Thank you for sharing your precious gifts… for honouring God in your very being and in your reaching out in love…you’ve touched a soul far away from your own earthly home. God bless you.


    Cape Town, South Africa

  2. Oh, Kent… I am so excited to have discovered this forum!! For so long I have been reading your books and longing for an opportunity to tell you how much they touch me.
    The book Small Graces literally fell into my hands – as signs from the Divine often do – when I was working in PR for a small spiritual company. The story is interesting. I was with my client at a television studio taping an interview. The host had been preparing to either interview you or review the book, and she had it with her. We began talking about spirituality and books and she handed me Small Graces. She said it needed to be shared.

    That time in my life was difficult. I had just separated from my husband, had two small children and we were struggling to eat. When I read Small Graces, I wept at the beauty and simplicity of the words. They made me feel so utterly complete and at peace, I literally glowed with warmth inside. When I felt low or in my anger, I took a moment and read a few pages and I always felt better. I read and reread it so often the binding became soft and mushy as well read books get. I quoted from it frequently, and shared it with my children. They loved the story about Clouds. Then I met someone else who needed the book, so I gave it to him. I gave one to my father when he became chronically depressed. At one point, I wanted to buy a copy for everyone I knew and give them as gifts.

    I purchased your other books and read them as well. I read often – usually have two or three books going at once. Now I pull out Small Graces, Simple Truths or The Prayer of St. Francis and use them like rich chocolate – a decadent treat. I will read just one chapter at night right before sleeping – only one. Then, smiling, I brush away the tears and turn out the light.

    Thank you. Thank you so very much. Your words and experiences inspire and fill me with joy. Emerson said in my favorite poem “… to know even one life has breathed easier because you have lived–that is to have succeeded”. My life has breathed easier because you have lived.

    Peace and Blessings,
    Leigh Austin

  3. Dear Kent,

    I have frequently thought of wanting to write you and tell you how deeply your books have touched me and my life, especially Neither Wolf Nor Dog, but I didn’t have the courage until now. I love books and do a great deal of reading but in my 60+ years of devouring books, I have never been as deeply moved by an author’s words as I have been by yours! I have read and reread your books and bought copies for my friends and some for clients (I am a psychotherapist.) You speak from a deep place of truth and from a huge heart. Thank you for your courage, committment, honesty, and beautiful use of your God given gift with words. I understand your being afraid of other’s anger as I share that fear; however, I believe you demonstate great courage by continuing to speak your truth knowing that you are risking anger and criticism. Please keep speaking and writing from your heart as you have no idea how many lives and hearts you are deeply touching by doing so.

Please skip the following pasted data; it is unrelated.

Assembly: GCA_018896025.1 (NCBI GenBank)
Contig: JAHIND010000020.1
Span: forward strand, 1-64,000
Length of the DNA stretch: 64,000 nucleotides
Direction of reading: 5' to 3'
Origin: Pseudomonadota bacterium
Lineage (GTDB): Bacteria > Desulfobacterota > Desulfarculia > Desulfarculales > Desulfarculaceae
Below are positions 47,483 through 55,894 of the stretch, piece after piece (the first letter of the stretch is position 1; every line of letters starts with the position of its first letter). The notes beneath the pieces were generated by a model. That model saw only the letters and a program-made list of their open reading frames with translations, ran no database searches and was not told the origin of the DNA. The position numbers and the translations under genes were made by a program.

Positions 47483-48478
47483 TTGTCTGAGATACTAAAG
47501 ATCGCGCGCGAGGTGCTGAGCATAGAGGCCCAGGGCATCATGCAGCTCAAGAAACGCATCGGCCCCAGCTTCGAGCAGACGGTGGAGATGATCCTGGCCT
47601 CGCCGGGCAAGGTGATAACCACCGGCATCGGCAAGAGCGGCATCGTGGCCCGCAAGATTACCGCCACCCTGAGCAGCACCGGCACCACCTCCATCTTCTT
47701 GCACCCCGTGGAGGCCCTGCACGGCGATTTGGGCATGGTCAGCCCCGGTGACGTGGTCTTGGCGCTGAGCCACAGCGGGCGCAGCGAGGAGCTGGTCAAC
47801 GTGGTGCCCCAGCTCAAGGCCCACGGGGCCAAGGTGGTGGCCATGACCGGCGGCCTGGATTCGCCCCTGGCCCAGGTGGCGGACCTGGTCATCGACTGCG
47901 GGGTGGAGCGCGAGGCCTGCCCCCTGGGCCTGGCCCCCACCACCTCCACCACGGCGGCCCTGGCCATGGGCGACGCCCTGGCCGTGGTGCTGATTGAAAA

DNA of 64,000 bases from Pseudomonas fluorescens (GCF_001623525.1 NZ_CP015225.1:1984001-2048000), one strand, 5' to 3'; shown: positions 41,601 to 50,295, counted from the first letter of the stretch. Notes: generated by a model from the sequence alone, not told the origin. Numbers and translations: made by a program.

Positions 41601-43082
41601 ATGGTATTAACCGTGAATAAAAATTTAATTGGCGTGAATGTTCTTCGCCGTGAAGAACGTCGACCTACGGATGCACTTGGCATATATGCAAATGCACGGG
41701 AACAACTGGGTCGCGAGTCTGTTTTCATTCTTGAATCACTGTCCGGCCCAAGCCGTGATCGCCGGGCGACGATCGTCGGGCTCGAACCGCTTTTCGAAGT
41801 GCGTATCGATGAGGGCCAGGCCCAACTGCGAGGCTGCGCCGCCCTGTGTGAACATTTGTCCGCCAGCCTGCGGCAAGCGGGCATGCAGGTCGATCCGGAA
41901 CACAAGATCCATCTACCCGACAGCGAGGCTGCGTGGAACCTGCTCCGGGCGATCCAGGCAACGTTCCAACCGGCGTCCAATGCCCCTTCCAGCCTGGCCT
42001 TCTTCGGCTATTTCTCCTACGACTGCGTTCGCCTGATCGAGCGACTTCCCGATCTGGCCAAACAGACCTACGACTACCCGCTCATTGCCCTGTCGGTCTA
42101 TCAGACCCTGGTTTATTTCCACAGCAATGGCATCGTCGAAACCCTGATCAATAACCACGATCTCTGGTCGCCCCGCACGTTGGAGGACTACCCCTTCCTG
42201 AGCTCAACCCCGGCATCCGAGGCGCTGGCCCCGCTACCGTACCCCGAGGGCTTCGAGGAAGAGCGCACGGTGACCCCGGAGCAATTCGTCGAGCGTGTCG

Love and blessings,

  4. Hi Kent,
    I just finished reading Neither Wolf Nor Dog,and I wanted to share my thoughts with you.First let me say Thank You for taking the initiative to try to open our white eyes to the plight of the Native Americans.I’m sure you have met much resistance yet you still published one of the finest books I have ever read. In your final chapters with Dan at the Wounded Knee Burial site,you took me along on your journey.
    Your style had me totally captivated and I could almost see and feel what you experienced.
    My Great Great Grandfather was a Navajo,so I consider myself Native American even though the blood is way back.I also am a Wasichu :)so I am looking at all of the injustices from both sides.
    Your book was an eye opener for me and also for those I have told about your story. I am passing this book on,it has many roads to travel and travel it will.
    Thank you for all you have done and please continue to do so in the future.
    Be Well,Be Safe